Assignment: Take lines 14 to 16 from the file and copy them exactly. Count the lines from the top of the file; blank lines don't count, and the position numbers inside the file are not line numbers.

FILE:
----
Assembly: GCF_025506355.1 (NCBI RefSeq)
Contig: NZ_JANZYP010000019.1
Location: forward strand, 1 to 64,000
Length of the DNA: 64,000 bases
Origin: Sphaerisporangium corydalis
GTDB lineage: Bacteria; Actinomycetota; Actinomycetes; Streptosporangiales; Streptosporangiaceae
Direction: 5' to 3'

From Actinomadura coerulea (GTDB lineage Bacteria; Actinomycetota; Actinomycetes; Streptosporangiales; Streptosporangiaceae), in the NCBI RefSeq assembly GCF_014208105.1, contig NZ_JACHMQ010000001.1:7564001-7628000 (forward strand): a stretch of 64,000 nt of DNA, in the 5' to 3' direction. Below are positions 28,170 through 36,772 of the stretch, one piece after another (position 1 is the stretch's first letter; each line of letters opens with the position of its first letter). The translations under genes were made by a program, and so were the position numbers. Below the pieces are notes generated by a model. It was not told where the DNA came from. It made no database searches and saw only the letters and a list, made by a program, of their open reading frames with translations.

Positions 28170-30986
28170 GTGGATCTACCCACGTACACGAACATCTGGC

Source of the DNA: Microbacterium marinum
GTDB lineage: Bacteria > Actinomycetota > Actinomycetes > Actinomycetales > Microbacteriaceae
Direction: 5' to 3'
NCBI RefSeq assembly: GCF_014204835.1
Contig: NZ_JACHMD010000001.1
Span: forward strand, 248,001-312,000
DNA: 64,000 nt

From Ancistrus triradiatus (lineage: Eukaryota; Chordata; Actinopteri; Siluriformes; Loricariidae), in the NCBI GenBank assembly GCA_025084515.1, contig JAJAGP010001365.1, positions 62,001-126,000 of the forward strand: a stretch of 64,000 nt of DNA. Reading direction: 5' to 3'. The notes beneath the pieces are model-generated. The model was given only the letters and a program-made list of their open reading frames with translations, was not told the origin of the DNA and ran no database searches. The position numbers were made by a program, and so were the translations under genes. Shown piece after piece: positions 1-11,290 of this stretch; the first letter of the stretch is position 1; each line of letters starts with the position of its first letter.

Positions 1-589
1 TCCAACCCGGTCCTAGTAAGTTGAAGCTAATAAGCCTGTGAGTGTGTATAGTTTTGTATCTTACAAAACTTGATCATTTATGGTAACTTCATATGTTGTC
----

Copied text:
NCBI RefSeq assembly: GCF_014204835.1
Contig: NZ_JACHMD010000001.1
Span: forward strand, 248,001-312,000